Back in 2015, when the FSF called for a review of Approved Document B, then Conservative MP for Canterbury and Whitstable Julian Brazier said: “My concern is that, at a time when building regulations are more prescriptive than ever on issues like energy saving, the basic requirement to make the building resilient to fire appears to have been lost sight of.”

The fact that Grenfell had just undergone £10m worth of refurbishment to “enhance the energy efficiency of the building” lends credence to these fears.

Artist and writer Akala, however, asserted that “they put panels, pretty panels on the outside so the rich people who lived opposite wouldn’t have to look at a horrendous block.” Whether you agree with this sentiment, that the fire alarms still didn’t work following a £10m refurbishment is appalling.

Another strand picked up was the Conservative Party’s (and to some extent New Labour’s) long-held policy of slashing regulation – or red tape – to boost business.

George Monbiot wrote in the Guardian that: “In 2014, the then housing minister (who is now the immigration minister), Brandon Lewis, rejected calls to force construction companies to fit sprinklers in the homes they built on the following grounds:

“’In our commitment to be the first Government to reduce regulation, we have introduced the one in, two out rule for regulation … Under that rule, when the Government introduce a regulation, we will identify two existing ones to be removed’ […]

“In other words, though he accepted that sprinklers ‘are an effective way of controlling fires and of protecting lives and property’, to oblige builders to introduce them would conflict with the government’s deregulatory agenda. Instead, it would be left to the owners of buildings to decide how best to address the fire risk: ‘Those with responsibility for ensuring fire safety in their businesses, in their homes or as landlords, should and must make informed decisions on how best to manage the risks in their own properties,’ Lewis said.

“This calls to mind the Financial Times journalist Willem Buiter’s famous remark that “self-regulation stands in relation to regulation the way self-importance stands in relation to importance”. Case after case, across all sectors, demonstrates that self-regulation is no substitute for consistent rules laid down, monitored and enforced by government.

“Crucial public protections have long been derided in the billionaire press as “elf ’n’ safety gone mad”. It’s not hard to see how ruthless businesses can cut costs by cutting corners, and how this gives them an advantage over their more scrupulous competitors.”

9. Is the privatisation of fire-safety research a problem?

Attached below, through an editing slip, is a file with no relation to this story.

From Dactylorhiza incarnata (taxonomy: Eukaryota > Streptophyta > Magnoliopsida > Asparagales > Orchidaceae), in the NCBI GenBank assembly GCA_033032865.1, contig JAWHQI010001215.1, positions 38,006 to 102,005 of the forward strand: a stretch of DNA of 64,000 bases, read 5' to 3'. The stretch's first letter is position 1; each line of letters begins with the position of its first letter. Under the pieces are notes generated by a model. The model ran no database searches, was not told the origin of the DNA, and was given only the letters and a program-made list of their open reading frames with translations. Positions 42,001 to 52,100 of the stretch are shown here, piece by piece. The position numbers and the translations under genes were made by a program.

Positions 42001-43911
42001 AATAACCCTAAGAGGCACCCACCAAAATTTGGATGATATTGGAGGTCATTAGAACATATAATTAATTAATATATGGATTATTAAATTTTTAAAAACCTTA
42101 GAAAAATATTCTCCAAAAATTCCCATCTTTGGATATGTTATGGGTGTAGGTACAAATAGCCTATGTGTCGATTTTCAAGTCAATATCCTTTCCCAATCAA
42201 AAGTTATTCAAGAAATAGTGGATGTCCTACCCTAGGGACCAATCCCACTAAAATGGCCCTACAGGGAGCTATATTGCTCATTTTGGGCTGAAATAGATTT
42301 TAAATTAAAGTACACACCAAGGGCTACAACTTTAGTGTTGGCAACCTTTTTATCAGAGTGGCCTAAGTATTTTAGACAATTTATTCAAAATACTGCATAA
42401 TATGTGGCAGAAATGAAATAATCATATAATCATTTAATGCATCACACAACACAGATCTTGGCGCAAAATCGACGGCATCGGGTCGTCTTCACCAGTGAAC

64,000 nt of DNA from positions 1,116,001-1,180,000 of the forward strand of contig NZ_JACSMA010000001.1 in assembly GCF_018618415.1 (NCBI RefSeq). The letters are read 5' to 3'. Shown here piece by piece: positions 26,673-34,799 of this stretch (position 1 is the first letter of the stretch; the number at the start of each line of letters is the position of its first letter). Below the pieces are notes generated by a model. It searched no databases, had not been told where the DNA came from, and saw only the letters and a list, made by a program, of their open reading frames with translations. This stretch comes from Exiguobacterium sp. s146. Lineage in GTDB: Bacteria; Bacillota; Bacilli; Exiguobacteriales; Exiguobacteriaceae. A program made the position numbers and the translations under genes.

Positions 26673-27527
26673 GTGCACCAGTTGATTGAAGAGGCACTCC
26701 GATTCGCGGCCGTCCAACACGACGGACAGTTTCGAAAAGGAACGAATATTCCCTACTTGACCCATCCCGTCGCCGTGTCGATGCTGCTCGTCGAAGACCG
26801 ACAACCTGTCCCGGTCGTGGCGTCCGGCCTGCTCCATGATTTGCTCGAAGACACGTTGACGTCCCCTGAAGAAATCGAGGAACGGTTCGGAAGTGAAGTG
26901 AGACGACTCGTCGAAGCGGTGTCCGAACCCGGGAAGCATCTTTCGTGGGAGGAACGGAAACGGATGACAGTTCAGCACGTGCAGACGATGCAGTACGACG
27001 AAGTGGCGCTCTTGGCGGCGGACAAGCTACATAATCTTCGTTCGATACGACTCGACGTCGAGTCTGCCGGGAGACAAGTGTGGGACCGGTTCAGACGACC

Stephen Mackenzie, a fire risk consultant who has spoken out on the Grenfell fire regularly in the media, appears to think so. “We’ve increasingly seen over the past decades, our fire research provision within the UK, which is internationally renowned, becoming increasingly privatised,” he told IFSEC Global during a recent interview. “Whether it’s a research establishment which is now a charitable trust, whether it’s a fire service college which is now under the major government support contracts, or the emergency planning college which is under another support service provider…”

10. Why must it take mass casualties to trigger serious change?

It is a fact of human nature that we do not intuit and respond emotionally to risk in an entirely rational way. So it is that 30% of us are, to some extent, nervous about flying, yet few of us worry about hurtling down the motorway at 80mph – despite the fact that you are vastly more likely to die in the latter scenario.

There was no shortage of plane crashes before 9/11, yet none of those crashes had been seared into people’s nightmares. The numbers of people avoiding flying duly soared in the wake of the disaster. This was despite the fact that security was tightened following 9/11, reducing the risk of further attacks.

In his 2008 book Risk: The Science and Politics of Fear, Dan Garder reflected that the thousands of people who eschewed flights in favour of driving in the wake of 9/11 actually increased their risk of dying. “By one estimate, it killed 1,500 people,” he wrote. “On their death certificates, it says they were killed by car crashes. But, really, the ultimate cause of death was misperceived risk.”

Fire disasters of the magnitude of Grenfell are – mercifully – rare. It had been eight years since Lakanal and few remembered it. People were still dying in fires but it rarely made the front pages. Instead, the media was devoting much of its time to the spate of terror attacks and before that, the countless terror attacks that were foiled.

Politicians, believe it or not, suffer from the same askew intuition over risk as ordinary people. Faced with an inbox full of warnings about myriad threats, the Prime Minister inevitably prioritised those that seemed most immediate, most viscerally terrifying and which the media and general public seemed most concerned about.

Fuelled by the decades-long trend of falling fire deaths, fire safety had fallen down the list of priorities. That is certainly no longer the case.

Undoubtedly, so horrific was the Grenfell fire that something will undoubtedly now be done. Whether enough is done, or whether the right things are done, is another matter.

But why must it take a tragedy of such proportions before the problems – which were flagged time and again by fire organisations – are taken seriously? The risk was always there.

While such fires are rare events, any sober analysis would have revealed that Lakanal could readily happen again and that casualties could be far, far worse. And yet it is only when the industry’s worst fears are realised that the momentum for change can truly build.

 

Grenfell fallout: The 10 questions that need answers